Old time San Francisco Sports writer Abe Kemp once wrote of Fitzgerald,” There is speed and cunning in those legs of Fitzgerald’s; he can field and cover territory with the best of them, and is one of the sweetest hitters that ever carried a seasoned ash to the plate in this league(PCL), but the arm that hangs from the right shoulder is a hollow mockery. It has reduced to a minor league existence a career that would have been brilliant.”

Justin Howard Fitzgerald was born in San Mateo, California on June 26, 1891. San Mateo was a long way from Major league baseball. Nonetheless, San Mateo was a trolley car ride from the largest city west of the Mississippi–San Francisco. In the early 1900’s San Francisco was home to the San Francisco Seals, and the greater San Francisco bay region was a hot-bed for baseball talent.

Justin was attending Santa Clara University when he caught the attention of Hal Chase and other big league scouts. Justin wasn’t an impressive physical specimen. His frame was slight (listed at 160lbs) and he stood only 5’8” tall. What Chase saw was a young man who possessed incredible natural speed, and a keen eye for the game. Throughout Justin’s career he would mix talent and a knowledge of the game with an aggressive style of play. It was this style that would carry him when some of his physical attributes would fail before their time.

Not wanting to leave college early Justin chose not to accept Hal Chase’s offer to accompany the highlander’s manager back to the hill top in New York. It was reported that during Jutsin’s collegiate days he turned down as many as six offers to play baseball in the big leagues.(2). Opting to stay in college he promised the New York manager he’d give the Yankees the “first call for his services”(1). From the very start Justin would strive to make his own deals in an era where player’s had very little leverage to make demands. Summer was approaching and justin’s school days would soon come to a close. Justin signed with the New York Highlanders for a reported $385 dollars a month. An unpresidented amount for an umproven ameatur from the west coast. Bypassing the minor leagues and heading straight to the majors is an impressive feat for a player in any era of the game. Justin was obviously feeling pretty confident that he was destined for stardom. Confidence was an attribute Justin was never lacking. Playing in a semipro game for San Mateo against Modesto, he portrayed the arrogance of his youth and the confidence of a young big leaguer. “Fitz” was one for five and scored two runs, all the while he was failing to winning over any Modesto fans. On April 24, 1911 The Modesto News stated,

“Fitzgerald, playing right field for the visitor’s, showed a great deal of fat-headedness during the game for the reason that he has been signed by an Eastern team. He demonstrated throughout the contest that he thought he was the whole team, while he did not play half as good of ball as many others.

In late June, young Fitzgerald joined the Highlander’s in New York. Six days before he turned 20 years of age, Justin was now ready to show his wares. Little fanfare followed this budding youngster to the Hilltop. The New York Times made little mention of his first game on June 20, 1911. Nothing more than a simple mention in the accounts of the game. “Fitzgerald, a smooth-faced youngster, new to the yankees sent a grounder to Larry Gardner.” On his first day Justin went 0-for-3. Over the next six days he went 8-for 18, batting .380 in his first seven games. His first week included an impressive 2-for-4 against Washington and the great Walter Johnson. Years later it would be told, that Justin once hit a triple off “the big train”. Truth be told, he did reach third but was only credited with only a single. The New York Times’ account read as follows, “The Yankees lost a chance in the opening round, when Fitzgerald hit to left and made three bases, only to be called out for cutting second.”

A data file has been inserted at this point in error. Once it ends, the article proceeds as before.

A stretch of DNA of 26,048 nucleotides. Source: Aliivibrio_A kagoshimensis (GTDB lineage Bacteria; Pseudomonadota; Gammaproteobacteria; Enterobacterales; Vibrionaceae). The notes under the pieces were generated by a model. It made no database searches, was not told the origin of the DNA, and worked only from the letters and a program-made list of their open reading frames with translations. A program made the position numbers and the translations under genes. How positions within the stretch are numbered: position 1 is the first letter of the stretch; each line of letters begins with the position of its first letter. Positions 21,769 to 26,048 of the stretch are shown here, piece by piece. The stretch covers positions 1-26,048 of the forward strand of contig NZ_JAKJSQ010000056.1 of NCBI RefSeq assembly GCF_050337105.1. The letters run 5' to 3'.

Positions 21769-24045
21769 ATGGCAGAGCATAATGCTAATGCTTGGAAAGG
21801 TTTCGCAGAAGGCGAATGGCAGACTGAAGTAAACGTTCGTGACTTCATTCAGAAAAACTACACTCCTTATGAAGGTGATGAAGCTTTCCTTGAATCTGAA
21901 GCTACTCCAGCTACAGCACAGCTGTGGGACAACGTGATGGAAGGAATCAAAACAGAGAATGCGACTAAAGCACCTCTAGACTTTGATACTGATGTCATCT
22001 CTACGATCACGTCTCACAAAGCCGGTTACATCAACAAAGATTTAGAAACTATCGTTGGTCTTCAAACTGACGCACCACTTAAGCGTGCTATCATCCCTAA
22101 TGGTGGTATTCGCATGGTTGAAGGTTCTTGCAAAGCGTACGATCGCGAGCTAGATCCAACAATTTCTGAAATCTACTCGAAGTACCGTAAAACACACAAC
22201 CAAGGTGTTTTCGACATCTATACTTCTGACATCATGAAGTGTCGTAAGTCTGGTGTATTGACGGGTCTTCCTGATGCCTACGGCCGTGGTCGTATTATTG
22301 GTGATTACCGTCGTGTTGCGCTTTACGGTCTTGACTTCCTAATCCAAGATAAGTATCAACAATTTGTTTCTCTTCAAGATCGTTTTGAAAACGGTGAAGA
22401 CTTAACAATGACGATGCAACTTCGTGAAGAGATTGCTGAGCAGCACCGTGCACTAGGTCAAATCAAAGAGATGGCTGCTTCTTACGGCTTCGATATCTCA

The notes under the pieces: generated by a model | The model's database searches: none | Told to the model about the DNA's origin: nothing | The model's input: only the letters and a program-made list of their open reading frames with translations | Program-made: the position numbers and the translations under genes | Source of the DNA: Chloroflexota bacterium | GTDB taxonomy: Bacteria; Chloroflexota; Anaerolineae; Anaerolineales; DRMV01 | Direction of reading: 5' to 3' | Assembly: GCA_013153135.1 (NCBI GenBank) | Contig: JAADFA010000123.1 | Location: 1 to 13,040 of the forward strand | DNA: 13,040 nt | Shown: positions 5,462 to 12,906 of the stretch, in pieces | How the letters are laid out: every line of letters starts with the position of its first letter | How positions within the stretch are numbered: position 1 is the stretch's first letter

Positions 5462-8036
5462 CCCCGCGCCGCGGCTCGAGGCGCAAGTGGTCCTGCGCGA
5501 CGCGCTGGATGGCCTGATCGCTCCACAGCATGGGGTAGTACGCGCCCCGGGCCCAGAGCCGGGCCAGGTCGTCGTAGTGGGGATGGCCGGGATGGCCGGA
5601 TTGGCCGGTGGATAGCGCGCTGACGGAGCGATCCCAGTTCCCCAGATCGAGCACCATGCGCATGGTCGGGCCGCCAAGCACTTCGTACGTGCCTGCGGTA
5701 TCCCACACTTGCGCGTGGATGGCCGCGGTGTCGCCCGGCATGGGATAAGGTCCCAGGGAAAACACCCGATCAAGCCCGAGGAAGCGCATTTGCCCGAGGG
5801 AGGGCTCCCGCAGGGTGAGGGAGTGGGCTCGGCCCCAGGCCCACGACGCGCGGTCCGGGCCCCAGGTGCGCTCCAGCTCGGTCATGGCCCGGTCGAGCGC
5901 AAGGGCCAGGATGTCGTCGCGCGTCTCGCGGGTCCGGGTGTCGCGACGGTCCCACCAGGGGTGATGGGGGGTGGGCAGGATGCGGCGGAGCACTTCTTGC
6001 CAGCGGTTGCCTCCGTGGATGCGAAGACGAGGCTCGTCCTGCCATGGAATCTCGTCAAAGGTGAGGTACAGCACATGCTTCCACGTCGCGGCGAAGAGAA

From June 29th through July 13, fitz appeared in only six games. Most of his duties came in the role of as a pinch hitter. He gathered only one hit in nine at bats. Failing to crack into the starting line up, Justin soon found himself part of a trade. On July 18 the Yankees traded for George Clark from Sioux City (Iowa) of the Western League, paying $5000 and the loan of two players. The players to be loaned where Eddie Klepfer and “Flash” Fitzgerald the little outfielder. Playing for the Sioux City Packers Justin started off well until he found himself bench after the return of Cy Neighbors to the lineup. Cy had hit .333 for the Packers in their championship season of 1910. Despite being regarded as possibly the fastest at running and a top base stealer, Justin was again only to make irregular appearances as a pinch hitter. His batting average begain to slump. On Sept. 27 Hal Chase exercised an option on fitz, sending word for Justin to join the Highlanders in St Louis.(*Neb) Justin arrived in St Louis in time to start in Friday’s game on the 28th.

There has always been one anecdote associated with Justin’s career, and it adds to his mystique. It has always been said the he had a “dead arm”. It is the sad truth that Justin couldn’t throw. After 1911, whenever sports writer wrote of his arm they did not categorize it as merely weak, it was by every account “dead”. In Justin’s case a runner was safe taking his time back to base, or confidently strolling into second. They did not fear his ability to toss them out. There would be moments during his career where he surprised a base runner. These moments were rare, and made headlines when they happened. No one will ever know how capable his arm would have been if it had stayed healthy. We have nothing really to gauge it by. As his legend grew they would say his arm was once tempered like steel. Reality is that he never had a chance to show fans what could of been. His career had just begun when the tragedy occurred. The story has always told that when he was with New York, he fielded a ball on a hop and threw to home plate to nail the runner. Justin would say he heard his arm pop, and from that day forward nothing would cure it. It was as if his arm had caught a cold.